List of unsolved problems in statistics
There are many longstanding unsolved problems in mathematics for which a solution has still not yet been found. The unsolved problems in statistics are generally of a different flavor; according to John Tukey, "difficulties in identifying problems have delayed statistics far more than difficulties in solving problems." A list of "one or two open problems" (in fact 22 of them) was given by David Cox.
Inference and testing
- How to detect and correct for systematic errors, especially in sciences where random errors are large (a situation Tukey termed uncomfortable science).
- The Graybill–Deal estimator is often used to estimate the common mean of two normal populations with unknown and possibly unequal variances. Though this estimator is generally unbiased, its admissibility remains to be shown.
- Meta-analysis: Though independent p-values can be combined using Fisher's method, techniques are still being developed to handle the case of dependent p-values.
- Behrens–Fisher problem: Yuri Linnik showed in 1966 that there is no uniformly most powerful test for the difference of two means when the variances are unknown and possibly unequal. That is, there is no exact test (meaning that, if the means are in fact equal, one that rejects the null hypothesis with probability exactly α) that is also the most powerful for all values of the variances (which are thus nuisance parameters). Though there are many approximate solutions (such as Welch's t-test), the problem continues to attract attention as one of the classic problems in statistics.
- Multiple comparisons: There are various ways to adjust p-values to compensate for the simultaneous or sequential testing of hypothesis. Of particular interest is how to simultaneously control the overall error rate, preserve statistical power, and incorporate the dependence between tests into the adjustment. These issues are especially relevant when the number of simultaneous tests can be very large, as is increasingly the case in the analysis of data from DNA microarrays.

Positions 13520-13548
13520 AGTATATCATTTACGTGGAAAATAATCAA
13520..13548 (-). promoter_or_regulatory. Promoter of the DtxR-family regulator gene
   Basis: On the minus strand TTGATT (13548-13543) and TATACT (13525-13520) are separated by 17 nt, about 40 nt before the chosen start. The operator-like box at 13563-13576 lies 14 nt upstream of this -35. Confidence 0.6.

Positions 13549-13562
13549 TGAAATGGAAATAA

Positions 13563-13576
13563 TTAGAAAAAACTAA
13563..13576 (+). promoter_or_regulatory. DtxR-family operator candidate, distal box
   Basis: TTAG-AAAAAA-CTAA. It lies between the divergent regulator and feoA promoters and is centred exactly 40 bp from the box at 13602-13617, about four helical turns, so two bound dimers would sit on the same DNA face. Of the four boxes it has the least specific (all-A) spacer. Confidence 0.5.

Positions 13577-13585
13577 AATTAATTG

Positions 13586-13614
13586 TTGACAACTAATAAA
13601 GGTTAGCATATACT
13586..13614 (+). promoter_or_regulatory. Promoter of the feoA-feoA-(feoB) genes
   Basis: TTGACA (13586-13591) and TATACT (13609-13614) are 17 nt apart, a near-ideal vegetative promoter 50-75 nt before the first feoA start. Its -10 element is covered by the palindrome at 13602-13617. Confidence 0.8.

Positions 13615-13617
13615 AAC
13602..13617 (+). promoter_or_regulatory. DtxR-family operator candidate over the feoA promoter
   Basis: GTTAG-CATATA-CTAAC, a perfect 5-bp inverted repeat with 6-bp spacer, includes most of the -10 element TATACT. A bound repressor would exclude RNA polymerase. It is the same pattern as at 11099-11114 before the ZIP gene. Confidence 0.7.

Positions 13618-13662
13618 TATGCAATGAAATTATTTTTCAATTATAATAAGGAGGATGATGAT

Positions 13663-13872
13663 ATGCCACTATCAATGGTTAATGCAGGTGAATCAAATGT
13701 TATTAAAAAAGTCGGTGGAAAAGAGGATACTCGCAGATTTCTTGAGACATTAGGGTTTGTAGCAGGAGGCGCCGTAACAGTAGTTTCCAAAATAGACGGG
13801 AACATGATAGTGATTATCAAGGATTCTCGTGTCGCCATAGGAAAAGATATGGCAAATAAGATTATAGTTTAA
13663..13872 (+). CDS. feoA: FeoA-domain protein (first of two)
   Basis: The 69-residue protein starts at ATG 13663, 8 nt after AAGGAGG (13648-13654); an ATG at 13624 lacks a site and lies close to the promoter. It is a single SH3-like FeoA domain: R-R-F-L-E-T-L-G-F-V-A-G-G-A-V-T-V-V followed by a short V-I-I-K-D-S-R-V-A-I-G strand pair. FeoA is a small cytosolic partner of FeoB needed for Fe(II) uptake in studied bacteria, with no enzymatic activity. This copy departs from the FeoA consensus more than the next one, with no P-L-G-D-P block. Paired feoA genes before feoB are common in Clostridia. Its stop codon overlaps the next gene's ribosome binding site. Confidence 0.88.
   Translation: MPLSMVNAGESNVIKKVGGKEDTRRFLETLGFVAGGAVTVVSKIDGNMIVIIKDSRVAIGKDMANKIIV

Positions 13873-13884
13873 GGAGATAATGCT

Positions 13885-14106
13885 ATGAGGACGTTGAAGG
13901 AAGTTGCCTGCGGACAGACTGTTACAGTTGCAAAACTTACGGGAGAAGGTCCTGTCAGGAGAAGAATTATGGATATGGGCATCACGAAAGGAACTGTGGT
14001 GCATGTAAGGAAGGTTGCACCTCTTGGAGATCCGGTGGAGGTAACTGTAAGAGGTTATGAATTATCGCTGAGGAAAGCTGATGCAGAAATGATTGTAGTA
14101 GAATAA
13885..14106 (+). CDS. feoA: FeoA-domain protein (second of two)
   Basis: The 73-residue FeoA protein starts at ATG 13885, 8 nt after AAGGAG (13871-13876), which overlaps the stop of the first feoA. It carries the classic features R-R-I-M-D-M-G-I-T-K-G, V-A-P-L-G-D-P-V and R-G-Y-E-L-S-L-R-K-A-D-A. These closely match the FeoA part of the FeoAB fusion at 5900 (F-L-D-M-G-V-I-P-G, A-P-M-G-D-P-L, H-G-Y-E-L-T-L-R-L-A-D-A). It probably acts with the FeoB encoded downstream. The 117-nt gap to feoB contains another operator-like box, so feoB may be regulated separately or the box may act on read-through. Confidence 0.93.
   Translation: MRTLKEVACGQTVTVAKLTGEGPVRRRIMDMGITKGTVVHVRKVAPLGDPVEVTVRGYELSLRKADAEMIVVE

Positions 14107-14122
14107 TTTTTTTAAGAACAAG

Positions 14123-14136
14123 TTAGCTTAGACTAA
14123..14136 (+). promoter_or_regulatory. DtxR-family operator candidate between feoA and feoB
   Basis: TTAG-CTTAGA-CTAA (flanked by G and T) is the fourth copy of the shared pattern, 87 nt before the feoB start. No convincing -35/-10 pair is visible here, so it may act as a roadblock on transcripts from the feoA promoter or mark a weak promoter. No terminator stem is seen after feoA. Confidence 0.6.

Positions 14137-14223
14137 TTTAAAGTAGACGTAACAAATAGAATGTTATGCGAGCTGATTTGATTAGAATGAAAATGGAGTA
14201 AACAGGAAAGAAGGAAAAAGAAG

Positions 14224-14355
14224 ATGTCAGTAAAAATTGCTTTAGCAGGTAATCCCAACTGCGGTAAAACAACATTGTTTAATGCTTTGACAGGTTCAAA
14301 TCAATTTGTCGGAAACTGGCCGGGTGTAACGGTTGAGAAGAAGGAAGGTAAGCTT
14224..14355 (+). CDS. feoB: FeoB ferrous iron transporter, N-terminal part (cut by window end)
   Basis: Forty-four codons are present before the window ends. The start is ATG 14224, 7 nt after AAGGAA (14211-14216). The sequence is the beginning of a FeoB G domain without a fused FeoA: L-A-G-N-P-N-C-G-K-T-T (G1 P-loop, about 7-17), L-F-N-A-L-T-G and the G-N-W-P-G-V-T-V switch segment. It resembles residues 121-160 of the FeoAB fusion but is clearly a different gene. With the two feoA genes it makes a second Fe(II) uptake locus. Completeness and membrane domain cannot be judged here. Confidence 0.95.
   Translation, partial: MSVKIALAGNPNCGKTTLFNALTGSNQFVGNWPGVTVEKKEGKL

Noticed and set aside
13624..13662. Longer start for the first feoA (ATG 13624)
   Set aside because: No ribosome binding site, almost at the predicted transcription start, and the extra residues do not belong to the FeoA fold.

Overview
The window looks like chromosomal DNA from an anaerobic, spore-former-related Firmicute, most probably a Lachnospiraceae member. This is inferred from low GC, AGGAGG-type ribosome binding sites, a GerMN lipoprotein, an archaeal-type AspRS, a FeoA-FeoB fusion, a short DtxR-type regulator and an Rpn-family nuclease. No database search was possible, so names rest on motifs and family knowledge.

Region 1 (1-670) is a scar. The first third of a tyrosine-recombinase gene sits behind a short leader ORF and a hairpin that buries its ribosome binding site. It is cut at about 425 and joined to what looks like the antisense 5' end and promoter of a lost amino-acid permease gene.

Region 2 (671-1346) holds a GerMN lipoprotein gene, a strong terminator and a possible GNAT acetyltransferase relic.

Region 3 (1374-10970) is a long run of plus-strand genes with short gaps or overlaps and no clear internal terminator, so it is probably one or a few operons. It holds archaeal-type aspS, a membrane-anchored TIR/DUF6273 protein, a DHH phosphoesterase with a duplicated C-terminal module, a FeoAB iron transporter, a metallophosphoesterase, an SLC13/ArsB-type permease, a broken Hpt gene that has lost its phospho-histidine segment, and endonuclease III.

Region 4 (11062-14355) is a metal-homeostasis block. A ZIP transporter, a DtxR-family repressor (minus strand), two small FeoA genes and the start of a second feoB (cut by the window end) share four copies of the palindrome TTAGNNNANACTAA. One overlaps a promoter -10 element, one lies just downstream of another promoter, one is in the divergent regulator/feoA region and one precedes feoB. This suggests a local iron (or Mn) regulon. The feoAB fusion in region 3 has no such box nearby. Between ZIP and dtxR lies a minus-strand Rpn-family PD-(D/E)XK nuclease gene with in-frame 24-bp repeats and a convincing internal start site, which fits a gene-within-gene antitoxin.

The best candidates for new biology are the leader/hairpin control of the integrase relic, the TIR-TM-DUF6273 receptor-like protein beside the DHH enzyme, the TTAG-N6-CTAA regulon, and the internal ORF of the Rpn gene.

- Bayesian statistics: A list of open problems in Bayesian statistics has been proposed.
- As the theory of Latin squares is a cornerstone in the design of experiments, solving the problems in Latin squares could have immediate applicability to experimental design.
Problems of a more philosophical nature
- Sampling of species problem: How is a probability updated when there is unanticipated new data?
- Doomsday argument: How valid is the probabilistic argument that claims to predict the future lifetime of the human race given only an estimate of the total number of humans born so far?
- Exchange paradox: Issues arise within the subjectivistic interpretation of probability theory; more specifically within Bayesian decision theory. This is still an open problem among the subjectivists as no consensus has been reached yet. Examples include:
- Tukey, John W. (1954). "Unsolved Problems of Experimental Statistics". Journal of the American Statistical Association. Journal of the American Statistical Association, Vol. 49, No. 268. 49 (268): 706–731. doi:10.2307/2281535. JSTOR 2281535.
- Cox, D.R. (1984) "Present position and potential developments: Some personal views — Design of experiments and regression", Journal of the Royal Statistical Society, Series A, 147 (2), 306–315
- Nabendu Pal, Wooi K. Lim (1997) "A note on second-order admissibility of the Graybill–Deal estimator of a common mean of several normal populations", Journal of Statistical Planning and Inference, 63 (1), 71–78. doi:10.1016/S0378-3758(96)00202-9
- Fraser, D.A.S.; Rousseau, J. (2008) "Studentization and deriving accurate p-values". Biometrika, 95 (1), 1—16. doi:10.1093/biomet/asm093
- Jordan, M. I. (2011). "What are the open problems in Bayesian statistics?" The ISBA Bulletin, 18(1).
- Zabell, S. L. (1992). "Predicting the unpredictable". Synthese. 90: 205. doi:10.1007/bf00485351.
- Linnik, Jurii (1968). Statistical Problems with Nuisance Parameters. American Mathematical Society. ISBN 0-8218-1570-9.
- Sawilowsky, Shlomo S. (2002). "Fermat, Schubert, Einstein, and Behrens–Fisher: The Probable Difference Between Two Means When σ1 ≠ σ2", Journal of Modern Applied Statistical Methods, 1(2).